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Race, Racism and the Law 
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Hate Crimes

NGO Forum, World Conference Against Racism, Racial Discrimination
Xenophobia and Related Intolerance, Durban, South Africa, August 27-Sept 1, 2001

This page is part of much larger document. Please be sure to read the Overview, the Declaration-Guiding Principles, Programme of Action-Guiding Principles, and Programme of Action - Legal Measures which provide the context for understanding this page. Click here to Download Word Document.

 

 

Declaration:

126. Members of marginalized and minority communities are targeted for hate crimes including burning of places of worship and religious symbols, sexual violence, desecration of places of worship, cemeteries and other sacred places. Violence against the leaders of such communities is of particular concern.

127. Hate crimes target individuals because of their identity and decimate lives and communities, stigmatizing individuals and communities, robbing people of personal security, promoting fear, constraining lifestyles and participation in all aspects of society, causing psychological and physical harm, repressing and silencing demands for justice and self-determination, undermining peace and democracy, and reinforcing racism, racial discrimination, xenophobia and related intolerance. Women are particularly vulnerable to some forms of hate crimes, especially sexual violence.

128. Many peoples and members of marginalized and minority communities are subjected to hate crimes and/or ethnic cleansing as they attempt to exercise their right to self-determination, including the Kurdish, Chechen, Tibetan, Acehnese and West Papuan people, and Indigenous Peoples.

129. Hate crimes, ethnic cleansing and genocide include violence and murder, rape and other sexual violence, racist propaganda, incitements to violence, race riots, massacres, disappearances of members of communities advocating for social change and self determination and is perpetuated by organized hate groups, military, police, religious entities, governments, and individuals.

130. Ideological genocide has been committed against people in Indonesia in 1965-1966 resulting in the death, disappearance and torture of over 1 million suspected communists. None of the perpetrators or masterminds of this crime against humanity have been brought to justice. As a result, the xenophobic suppression of those expressing left-wing ideology continues to this day in Indonesia.

Programme of Action

345. We urge states to extradite those guilty of hate crimes to face prosecution where appropriate, regardless of nationality.

346. Develop policies and practices which encourage international protection for those suffering from these heinous hate crimes. Monitor and provide effective measures to ensure implementation of human rights laws and UN conventions against hate crimes including sexual violence and promote policies and practices that delegitimize racist hate propaganda and hate groups.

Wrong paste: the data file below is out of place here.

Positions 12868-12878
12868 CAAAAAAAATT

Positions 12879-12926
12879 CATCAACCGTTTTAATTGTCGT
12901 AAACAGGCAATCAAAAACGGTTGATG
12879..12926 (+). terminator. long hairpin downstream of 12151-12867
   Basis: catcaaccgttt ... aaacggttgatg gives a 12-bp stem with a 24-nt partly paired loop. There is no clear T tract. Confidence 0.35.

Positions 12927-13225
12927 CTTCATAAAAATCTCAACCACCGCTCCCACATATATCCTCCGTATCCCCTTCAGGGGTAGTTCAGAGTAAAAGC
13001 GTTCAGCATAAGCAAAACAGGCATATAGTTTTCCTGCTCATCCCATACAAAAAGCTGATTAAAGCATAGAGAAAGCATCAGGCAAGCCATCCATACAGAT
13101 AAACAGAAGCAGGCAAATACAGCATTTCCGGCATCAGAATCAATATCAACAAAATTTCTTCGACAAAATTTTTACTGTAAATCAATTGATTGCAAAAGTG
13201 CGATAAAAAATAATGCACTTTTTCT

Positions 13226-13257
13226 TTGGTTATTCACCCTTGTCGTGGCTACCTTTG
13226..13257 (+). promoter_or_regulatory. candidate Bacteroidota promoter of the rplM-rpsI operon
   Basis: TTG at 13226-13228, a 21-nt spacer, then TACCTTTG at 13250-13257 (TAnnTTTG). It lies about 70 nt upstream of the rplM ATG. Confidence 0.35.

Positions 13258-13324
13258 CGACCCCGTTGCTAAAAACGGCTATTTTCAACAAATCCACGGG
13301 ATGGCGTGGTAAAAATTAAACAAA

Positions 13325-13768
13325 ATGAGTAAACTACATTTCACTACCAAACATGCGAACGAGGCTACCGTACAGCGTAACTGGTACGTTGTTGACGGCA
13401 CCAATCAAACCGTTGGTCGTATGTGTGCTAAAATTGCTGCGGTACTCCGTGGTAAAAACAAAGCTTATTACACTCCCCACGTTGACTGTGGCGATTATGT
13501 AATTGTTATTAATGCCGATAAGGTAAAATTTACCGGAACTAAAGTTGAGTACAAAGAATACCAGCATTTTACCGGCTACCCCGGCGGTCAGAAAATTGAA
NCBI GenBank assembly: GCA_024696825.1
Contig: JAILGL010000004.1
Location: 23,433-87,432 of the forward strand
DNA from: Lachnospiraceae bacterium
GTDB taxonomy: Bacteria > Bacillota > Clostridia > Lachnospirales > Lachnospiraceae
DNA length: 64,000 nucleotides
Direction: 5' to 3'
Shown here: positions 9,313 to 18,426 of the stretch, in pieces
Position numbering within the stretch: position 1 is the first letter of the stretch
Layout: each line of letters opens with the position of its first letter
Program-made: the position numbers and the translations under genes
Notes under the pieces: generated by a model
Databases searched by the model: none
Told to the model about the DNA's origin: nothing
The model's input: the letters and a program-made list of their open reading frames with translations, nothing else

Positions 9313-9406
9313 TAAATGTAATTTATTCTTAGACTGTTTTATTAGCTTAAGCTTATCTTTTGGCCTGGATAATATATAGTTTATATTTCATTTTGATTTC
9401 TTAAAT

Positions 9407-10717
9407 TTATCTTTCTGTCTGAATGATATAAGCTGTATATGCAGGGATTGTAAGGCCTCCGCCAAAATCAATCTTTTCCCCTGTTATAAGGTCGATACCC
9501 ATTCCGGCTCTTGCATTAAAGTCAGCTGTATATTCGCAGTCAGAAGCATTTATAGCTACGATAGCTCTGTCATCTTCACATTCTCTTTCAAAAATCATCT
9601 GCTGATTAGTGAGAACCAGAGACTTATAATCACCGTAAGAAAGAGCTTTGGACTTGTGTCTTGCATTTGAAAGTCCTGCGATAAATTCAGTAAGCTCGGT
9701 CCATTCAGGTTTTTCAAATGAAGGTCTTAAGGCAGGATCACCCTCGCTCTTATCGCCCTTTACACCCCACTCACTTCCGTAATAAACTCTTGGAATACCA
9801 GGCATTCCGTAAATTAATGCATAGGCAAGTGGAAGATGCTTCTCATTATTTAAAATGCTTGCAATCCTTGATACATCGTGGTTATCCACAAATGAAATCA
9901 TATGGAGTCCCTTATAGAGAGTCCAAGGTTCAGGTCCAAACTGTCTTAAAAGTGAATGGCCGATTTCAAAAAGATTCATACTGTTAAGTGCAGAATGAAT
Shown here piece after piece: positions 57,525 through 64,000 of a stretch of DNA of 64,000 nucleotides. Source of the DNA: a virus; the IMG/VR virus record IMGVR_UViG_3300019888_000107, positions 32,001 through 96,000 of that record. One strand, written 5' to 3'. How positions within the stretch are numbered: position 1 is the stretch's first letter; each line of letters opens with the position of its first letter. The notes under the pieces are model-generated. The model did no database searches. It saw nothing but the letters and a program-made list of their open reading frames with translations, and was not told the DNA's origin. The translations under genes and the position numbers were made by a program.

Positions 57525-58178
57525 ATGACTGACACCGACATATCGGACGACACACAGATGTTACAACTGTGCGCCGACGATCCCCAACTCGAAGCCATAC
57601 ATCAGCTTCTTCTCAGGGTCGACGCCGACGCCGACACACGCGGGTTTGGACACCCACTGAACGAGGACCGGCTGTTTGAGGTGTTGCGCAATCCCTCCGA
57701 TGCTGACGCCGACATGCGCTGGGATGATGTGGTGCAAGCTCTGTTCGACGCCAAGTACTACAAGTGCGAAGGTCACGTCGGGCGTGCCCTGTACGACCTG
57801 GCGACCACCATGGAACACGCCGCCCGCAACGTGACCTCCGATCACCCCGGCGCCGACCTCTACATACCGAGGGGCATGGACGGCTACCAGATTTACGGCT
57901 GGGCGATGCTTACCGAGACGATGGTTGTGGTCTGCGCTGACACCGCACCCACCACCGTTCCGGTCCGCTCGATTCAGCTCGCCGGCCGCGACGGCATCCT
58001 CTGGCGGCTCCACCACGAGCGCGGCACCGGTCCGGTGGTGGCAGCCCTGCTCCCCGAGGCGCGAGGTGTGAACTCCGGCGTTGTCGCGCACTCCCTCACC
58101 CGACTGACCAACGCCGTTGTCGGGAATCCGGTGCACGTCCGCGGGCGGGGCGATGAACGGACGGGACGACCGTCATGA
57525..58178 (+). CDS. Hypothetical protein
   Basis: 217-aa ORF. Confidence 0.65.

347. Encourage identification of the new issues within the UN, including to establish a commission and rapporteur desk to inquire into the issues raised here such as ethnic cleansing, ethnic conflicts, ideological and cultural Daliticide, hate crimes, and establish offices in different areas of the world.

348. Consider more powerful means (such as embargoes, economic sanctions) of dealing with recalcitrant states that continue to perpetrate hate crimes, ethnic cleansing and genocide, and promote and require protection for those involved in religious organizations operating in any oppressive conditions

349. Encourage the UN to set up and fully fund a body to deal with propaganda and media distortion related to racism and racial discrimination, hate crimes, systematic ethnic cleansing, and genocide. Also require that education and training about discrimination, hate crimes, ethnic cleansing and genocide is provided by governments and the UN to enable the liberation of oppressed people and to increase understanding of these heinous crimes in the international community, including requiring offices in the regions outside Geneva and New York. Require the UN to monitor and agitate for this.

350. NGOs should agitate for national legislation to combat hate crimes and violence and punish the perpetrators of such acts as well as push for a serious UN response to hate crimes.

351. All political parties must promote inclusive policies and prohibit the use of negative images of race, ethnicity, religion, language and caste.

352. It is important to monitor education to ensure it is inclusive and prevents perpetuation of discrimination and hate crimes and also to monitor media for accusations, generalisations, stigmatization, stereotyping and bias of particular racial and ethnic minorities, indigenous peoples, castes, especially women, children, those with disabilities, religious minorities and communities advocating for social change and self determination other groups being targeted by hate crimes

353. NGOs must form a coalition with others suffering from discrimination to fight hate crimes against members their own communities. It is important to get assistance, gain knowledge and get advice from those in other countries who have already formed such coalitions.

 
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Copyright @ 1997, 1998, 1999, 2001. Vernellia R. Randall
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Thanks to Derrick Bell and his pioneer work: 
Race, Racism and American Law
(1993).